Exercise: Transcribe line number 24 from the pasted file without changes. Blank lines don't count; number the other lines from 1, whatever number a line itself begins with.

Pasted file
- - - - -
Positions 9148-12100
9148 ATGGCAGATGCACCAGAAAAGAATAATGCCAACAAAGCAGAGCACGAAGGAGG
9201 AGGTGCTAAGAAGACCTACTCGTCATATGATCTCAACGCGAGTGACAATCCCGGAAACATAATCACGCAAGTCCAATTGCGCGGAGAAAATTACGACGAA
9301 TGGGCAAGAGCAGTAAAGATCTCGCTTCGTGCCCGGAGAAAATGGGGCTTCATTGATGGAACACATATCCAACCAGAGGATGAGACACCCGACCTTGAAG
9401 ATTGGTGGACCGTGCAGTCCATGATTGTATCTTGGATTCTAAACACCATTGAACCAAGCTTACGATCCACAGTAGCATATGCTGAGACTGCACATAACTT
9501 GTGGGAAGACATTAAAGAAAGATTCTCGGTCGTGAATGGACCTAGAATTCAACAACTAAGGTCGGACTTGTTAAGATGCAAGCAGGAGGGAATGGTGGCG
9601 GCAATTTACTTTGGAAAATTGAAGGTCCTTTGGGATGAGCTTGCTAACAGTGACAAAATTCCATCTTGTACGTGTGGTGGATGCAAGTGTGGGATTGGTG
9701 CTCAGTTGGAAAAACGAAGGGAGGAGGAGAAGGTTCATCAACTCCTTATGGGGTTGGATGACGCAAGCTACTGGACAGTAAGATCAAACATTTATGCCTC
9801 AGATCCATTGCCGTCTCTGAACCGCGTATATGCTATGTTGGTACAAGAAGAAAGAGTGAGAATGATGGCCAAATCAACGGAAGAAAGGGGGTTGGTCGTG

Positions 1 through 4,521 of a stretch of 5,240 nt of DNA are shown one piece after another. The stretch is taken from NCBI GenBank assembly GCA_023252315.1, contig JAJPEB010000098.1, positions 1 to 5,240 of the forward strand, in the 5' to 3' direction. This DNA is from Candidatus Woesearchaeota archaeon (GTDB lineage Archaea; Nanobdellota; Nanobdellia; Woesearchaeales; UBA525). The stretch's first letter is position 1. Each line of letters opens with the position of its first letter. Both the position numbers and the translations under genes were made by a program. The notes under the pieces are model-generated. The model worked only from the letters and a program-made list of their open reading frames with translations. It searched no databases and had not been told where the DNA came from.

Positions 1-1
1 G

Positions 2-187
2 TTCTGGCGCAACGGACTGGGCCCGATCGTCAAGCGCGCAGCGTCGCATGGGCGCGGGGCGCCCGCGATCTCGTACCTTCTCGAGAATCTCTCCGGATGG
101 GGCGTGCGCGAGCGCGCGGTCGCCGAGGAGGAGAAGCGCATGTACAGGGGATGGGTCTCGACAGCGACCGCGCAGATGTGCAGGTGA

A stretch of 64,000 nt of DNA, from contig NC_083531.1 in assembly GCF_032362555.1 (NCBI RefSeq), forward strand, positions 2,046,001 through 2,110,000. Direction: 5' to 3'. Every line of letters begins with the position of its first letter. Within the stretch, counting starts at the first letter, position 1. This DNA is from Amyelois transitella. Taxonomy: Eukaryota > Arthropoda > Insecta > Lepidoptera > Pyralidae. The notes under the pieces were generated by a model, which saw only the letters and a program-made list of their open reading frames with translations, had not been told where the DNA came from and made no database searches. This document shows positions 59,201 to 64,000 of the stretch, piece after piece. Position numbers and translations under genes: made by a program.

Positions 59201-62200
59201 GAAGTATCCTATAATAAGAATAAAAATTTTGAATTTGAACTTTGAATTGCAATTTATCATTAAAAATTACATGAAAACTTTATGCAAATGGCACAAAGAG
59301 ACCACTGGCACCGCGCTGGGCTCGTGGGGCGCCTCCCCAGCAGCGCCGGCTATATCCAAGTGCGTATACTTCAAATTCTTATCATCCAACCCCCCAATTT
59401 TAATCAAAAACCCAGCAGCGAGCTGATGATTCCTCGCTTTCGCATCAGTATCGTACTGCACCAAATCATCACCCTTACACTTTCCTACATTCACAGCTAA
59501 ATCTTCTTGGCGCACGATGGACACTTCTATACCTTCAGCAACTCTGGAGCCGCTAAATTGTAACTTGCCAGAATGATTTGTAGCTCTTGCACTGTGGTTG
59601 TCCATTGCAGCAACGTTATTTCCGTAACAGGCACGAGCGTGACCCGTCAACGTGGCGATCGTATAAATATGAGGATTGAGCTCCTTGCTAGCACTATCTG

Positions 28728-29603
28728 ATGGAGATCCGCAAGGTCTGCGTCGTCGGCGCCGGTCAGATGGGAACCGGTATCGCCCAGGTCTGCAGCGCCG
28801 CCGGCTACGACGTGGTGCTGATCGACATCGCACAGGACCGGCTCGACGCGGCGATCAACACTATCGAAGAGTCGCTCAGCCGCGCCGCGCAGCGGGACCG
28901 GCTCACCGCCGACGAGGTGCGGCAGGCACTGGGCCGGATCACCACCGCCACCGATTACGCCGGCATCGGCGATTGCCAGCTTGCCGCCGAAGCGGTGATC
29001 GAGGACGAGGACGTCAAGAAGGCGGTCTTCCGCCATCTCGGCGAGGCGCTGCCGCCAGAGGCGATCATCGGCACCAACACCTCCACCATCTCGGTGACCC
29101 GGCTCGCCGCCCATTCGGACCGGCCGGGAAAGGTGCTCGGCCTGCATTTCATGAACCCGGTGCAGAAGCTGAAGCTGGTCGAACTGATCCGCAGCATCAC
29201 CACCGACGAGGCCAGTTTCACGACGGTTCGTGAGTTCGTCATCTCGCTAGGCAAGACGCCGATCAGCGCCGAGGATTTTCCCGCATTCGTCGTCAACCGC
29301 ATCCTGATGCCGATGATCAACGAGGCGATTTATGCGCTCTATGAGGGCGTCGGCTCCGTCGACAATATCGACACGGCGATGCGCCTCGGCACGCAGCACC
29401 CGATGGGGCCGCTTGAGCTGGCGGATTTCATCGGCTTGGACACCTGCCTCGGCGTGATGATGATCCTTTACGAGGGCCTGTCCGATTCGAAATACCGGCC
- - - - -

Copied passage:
28728 ATGGAGATCCGCAAGGTCTGCGTCGTCGGCGCCGGTCAGATGGGAACCGGTATCGCCCAGGTCTGCAGCGCCG